Listening to Beyoncé’s song ‘ If I were a boy’ not only is a nice way to introduce conditionals, but also invites one to think about what the person is trying to say when she finally says ‘but you’re just a boy’.
For this listening I would suggest trying to make a list of all the things the person would do if she were a boy and after, try to make out her reasons for saying this.
Divorced, beheaded and died. Divorced, beheaded and survived…
Henry VIII is one of the most famous kings in English history. He was most famous for his six wives and for having caused a breach with the Church of Rome.
This is a famous song about his six wives that talks about what happened to each one of them. The song is quite humorous even though, I agree on the fact that none of Henry’s six wives may have found the song particularly amusing.
Here’s a link to the song by Horrible Histories and if you are interested in learning some British history, I have also included a link from the BBC website.
Click for song
Click for history
A2 Hey Brother by Avicii
I love this song because it talks about the special bond that exists between brothers and sisters. Although I must say that I always find it very hard to watch the video because it makes me quite sad. Even so,I think it’s a great song where you can learn conditional structures and expressions related to daily life problems and relationships.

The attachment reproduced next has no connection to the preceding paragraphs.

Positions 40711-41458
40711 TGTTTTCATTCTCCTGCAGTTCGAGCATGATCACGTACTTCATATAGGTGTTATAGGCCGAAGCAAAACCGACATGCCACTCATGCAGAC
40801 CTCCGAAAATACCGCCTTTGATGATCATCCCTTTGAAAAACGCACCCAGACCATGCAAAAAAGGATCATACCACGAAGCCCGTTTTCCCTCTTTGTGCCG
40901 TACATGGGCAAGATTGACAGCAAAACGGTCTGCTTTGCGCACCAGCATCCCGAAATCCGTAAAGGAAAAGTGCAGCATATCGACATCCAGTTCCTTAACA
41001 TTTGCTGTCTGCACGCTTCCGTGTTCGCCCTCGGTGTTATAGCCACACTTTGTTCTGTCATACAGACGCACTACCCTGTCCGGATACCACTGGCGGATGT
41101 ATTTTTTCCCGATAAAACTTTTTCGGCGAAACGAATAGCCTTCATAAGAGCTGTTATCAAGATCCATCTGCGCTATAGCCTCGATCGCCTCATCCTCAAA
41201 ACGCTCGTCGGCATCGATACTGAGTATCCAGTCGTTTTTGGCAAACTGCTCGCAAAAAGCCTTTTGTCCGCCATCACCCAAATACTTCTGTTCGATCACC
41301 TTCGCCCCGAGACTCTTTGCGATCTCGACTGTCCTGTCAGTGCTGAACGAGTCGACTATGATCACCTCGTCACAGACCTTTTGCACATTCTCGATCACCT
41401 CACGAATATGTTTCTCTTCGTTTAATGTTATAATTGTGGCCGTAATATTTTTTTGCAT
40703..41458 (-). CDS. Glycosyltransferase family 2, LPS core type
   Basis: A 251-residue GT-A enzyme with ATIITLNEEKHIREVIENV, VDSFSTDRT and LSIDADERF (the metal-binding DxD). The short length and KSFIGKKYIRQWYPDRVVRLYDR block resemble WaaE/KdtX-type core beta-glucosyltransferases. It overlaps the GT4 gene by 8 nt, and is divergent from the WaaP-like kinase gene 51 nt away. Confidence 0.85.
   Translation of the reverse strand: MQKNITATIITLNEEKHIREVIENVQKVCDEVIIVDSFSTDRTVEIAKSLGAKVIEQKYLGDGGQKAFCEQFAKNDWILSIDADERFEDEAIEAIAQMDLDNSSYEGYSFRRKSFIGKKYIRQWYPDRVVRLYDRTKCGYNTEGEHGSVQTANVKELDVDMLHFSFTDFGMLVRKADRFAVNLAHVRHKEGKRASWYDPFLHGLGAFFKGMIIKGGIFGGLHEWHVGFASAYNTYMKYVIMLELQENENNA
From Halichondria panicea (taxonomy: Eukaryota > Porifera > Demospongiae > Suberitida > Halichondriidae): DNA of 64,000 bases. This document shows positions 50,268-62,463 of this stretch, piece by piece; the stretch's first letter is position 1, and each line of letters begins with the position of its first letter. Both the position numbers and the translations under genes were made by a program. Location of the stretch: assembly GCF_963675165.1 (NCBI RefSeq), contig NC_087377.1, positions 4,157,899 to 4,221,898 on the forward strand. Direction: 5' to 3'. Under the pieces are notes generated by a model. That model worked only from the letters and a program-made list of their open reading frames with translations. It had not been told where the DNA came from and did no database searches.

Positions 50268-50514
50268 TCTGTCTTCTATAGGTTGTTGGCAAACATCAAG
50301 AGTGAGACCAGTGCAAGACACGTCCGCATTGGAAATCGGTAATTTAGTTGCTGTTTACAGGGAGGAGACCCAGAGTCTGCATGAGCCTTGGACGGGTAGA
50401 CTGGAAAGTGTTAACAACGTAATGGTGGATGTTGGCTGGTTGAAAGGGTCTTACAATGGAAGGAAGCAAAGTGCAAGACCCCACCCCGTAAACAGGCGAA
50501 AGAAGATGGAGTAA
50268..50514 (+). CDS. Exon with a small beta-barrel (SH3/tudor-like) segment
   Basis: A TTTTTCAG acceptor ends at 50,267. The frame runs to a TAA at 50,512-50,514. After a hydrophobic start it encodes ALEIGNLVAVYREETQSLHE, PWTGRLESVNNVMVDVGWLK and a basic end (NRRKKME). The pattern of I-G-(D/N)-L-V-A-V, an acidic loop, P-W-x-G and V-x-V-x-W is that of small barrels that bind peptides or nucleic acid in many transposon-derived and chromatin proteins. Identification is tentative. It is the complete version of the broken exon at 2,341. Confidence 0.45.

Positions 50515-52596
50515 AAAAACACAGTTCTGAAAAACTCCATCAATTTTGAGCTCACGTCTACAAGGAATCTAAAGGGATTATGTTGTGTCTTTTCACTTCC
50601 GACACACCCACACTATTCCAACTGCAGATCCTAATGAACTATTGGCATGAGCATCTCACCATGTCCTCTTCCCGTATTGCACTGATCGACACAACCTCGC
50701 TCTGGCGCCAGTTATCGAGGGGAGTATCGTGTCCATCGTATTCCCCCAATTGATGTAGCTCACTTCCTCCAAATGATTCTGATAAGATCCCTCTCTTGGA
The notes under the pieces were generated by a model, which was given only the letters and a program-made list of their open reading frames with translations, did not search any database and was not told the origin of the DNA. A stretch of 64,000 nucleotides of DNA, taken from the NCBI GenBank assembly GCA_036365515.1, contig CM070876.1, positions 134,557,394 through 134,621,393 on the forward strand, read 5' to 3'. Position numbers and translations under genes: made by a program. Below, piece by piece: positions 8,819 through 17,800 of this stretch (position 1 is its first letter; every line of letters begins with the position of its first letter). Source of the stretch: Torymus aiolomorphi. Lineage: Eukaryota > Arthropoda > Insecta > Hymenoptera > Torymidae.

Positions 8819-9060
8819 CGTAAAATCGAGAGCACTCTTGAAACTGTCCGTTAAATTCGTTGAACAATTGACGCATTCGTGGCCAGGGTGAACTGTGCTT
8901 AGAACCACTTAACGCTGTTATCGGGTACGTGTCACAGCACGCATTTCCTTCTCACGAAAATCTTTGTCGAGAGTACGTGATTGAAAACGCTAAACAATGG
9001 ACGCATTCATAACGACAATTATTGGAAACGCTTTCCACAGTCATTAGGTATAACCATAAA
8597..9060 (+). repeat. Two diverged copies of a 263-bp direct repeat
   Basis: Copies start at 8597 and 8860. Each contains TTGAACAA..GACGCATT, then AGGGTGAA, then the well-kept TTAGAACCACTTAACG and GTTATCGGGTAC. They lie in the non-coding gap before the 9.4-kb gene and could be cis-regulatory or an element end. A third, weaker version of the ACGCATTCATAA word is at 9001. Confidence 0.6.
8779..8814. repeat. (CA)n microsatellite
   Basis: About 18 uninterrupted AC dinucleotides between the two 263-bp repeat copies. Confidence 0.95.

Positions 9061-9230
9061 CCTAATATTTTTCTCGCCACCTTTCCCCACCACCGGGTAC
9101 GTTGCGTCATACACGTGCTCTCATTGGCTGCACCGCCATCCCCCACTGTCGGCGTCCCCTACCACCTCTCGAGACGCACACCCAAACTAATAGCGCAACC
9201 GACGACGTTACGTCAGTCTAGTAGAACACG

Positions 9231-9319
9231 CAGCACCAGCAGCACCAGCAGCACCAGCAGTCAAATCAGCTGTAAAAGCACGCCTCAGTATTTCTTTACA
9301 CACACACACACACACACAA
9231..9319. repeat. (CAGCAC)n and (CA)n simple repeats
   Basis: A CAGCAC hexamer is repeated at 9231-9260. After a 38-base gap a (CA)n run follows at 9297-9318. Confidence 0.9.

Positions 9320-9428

Listen to the song, and see how many correct answers you get.
Click for activity
Learning English with songs
One of Brits 80’s most well-known rock bands, The Police, wrote this song about a very young couple breaking up. The group explored this issue not without some sense of humour, talking about things like, a big brother threatening his sister’s boyfriend or the girl ruining his records.
The song has also a lot of interesting expressions and phrasal verbs. To do the activity, four lines of the song have been removed and jumbled. First try to understand the meaning of the four lines and after, try to find out when Sting (lead vocals) says them. (see handout)